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Poster 2- Dr. Mohamed Ayman- NICU 6.pdf (401.49 kB)

Efficacy of Antimicrobial-Impregnated Catheters in Preventing Sepsis Post Peripherally Inserted Central Venous Catheter (PICC) Removal in Neonates: A Retrospective Study

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submitted on 2023-09-26, 06:17 and posted on 2023-10-12, 07:47 authored by Mohammad Ayman Al Khateeb, Mohamad Adnan Mahmah, Fadi Abdulhay Al Khzzam, Joy Ann Borromeo Rivera, Ashraf Gad


Peripherally inserted central venous catheters (PICCs) are commonly used to deliver total parenteral nutrition and medication to newborn infants in the neonatal intensive care unit (NICU). Sepsis after PICC removal has been reported in several studies and can increase the incidence of late-onset sepsis and length of stay. Antimicrobial-Impregnated PICCs can play a vital role in preventing sepsis related to PICCs in the NICU. Objective to determine whether using antimicrobial-impregnated catheters was effective in preventing sepsis after the removal of PICCs in neonates receiving intensive care compared with conventional catheters.


A retrospective data review was conducted for neonates who required PICCs during their stay in the Neonatal Intensive Care Unit (NICU) in the year 2019.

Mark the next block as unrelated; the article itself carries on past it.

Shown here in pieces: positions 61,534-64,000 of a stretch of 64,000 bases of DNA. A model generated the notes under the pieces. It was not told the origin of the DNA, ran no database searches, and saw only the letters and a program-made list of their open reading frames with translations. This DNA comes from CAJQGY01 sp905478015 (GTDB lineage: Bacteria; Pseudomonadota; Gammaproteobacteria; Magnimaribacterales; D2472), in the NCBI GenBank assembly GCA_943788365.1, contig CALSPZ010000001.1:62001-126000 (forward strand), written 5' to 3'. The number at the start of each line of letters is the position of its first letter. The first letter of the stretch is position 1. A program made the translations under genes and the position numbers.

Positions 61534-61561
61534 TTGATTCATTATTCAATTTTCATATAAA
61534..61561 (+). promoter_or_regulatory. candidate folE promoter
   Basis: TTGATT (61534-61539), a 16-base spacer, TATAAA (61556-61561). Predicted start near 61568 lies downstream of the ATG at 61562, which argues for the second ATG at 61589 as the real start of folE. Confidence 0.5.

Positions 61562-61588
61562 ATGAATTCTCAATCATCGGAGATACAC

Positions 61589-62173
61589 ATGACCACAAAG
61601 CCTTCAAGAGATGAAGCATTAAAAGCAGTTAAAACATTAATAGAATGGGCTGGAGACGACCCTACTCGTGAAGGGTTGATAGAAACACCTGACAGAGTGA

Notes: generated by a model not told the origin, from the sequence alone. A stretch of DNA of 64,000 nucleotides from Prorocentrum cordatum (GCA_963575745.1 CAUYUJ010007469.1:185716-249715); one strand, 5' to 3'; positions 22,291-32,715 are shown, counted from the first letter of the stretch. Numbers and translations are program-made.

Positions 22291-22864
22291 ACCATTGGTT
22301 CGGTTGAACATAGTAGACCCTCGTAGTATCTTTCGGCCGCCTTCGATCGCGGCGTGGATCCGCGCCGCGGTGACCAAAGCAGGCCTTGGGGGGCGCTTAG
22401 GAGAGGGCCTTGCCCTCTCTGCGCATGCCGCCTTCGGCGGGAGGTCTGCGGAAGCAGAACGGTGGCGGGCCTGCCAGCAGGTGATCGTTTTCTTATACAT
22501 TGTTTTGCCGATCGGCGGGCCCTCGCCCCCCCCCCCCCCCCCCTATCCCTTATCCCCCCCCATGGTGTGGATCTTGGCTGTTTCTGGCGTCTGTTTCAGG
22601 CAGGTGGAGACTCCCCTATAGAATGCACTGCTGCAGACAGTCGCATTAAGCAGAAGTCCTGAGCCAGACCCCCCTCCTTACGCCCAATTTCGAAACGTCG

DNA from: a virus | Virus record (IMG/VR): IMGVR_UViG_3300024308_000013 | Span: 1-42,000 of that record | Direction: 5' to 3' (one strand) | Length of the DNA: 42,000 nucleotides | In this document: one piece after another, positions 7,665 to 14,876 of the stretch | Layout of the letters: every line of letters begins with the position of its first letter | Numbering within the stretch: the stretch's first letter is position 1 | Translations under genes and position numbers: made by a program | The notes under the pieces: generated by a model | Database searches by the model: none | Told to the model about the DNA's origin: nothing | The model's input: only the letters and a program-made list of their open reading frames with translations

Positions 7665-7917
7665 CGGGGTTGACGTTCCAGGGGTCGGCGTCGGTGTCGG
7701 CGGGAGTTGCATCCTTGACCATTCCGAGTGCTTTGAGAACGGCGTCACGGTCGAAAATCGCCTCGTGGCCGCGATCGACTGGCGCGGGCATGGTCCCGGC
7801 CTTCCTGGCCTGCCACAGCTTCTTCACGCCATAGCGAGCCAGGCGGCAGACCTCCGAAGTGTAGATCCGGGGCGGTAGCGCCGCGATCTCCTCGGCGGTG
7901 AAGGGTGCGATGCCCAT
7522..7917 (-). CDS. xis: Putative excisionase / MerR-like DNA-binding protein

The data reviewed included information on the patients' demographics, microbiology, and clinical data related to PICC infections up to 72 hours following the removal of the PICC.349 patientes were eligible for final data analysis. Statistical analysis was performed using SPSS statistical software (IBM SPSS Statistics for Windows, Version 26.0. Armonk, NY) with statistical significance set at P<.05.


During the study, 421 catheters were inserted: 173 were conventional catheters (41.1%) and 248 were antimicrobial-impregnated catheters (58.9%). Certain criteria were used to exclude patients from the study, such as patients who died before catheter removal or patients who transferred to another center with the catheter still in place. Out of the remaining 349 cases, 138 were conventional catheters (39.5%) and 211 were antimicrobial-impregnated catheters (60.5%). The demographic characteristics of the two groups were not significantly different. The incidence of sepsis after catheter removal was 4.3% (6/138) for conventional catheters and 10% (21/210) for antimicrobial-impregnated catheters (P 0.055), with no statistically significant difference between the two groups.


The findings suggest that there were no significant differences in demographical characteristics between the two groups, and the incidence of sepsis post PICC removal was higher for Antimicrobial-impregnated catheters but did not reach statistical significance. Further studies with a larger sample size are needed to confirm these results.



  • English

Publication Year

  • 2023

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This Item is licensed under the Creative Commons Attribution 4.0 International License

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  • Hamad Medical Corporation
  • Women's Wellness and Research Center - HMC

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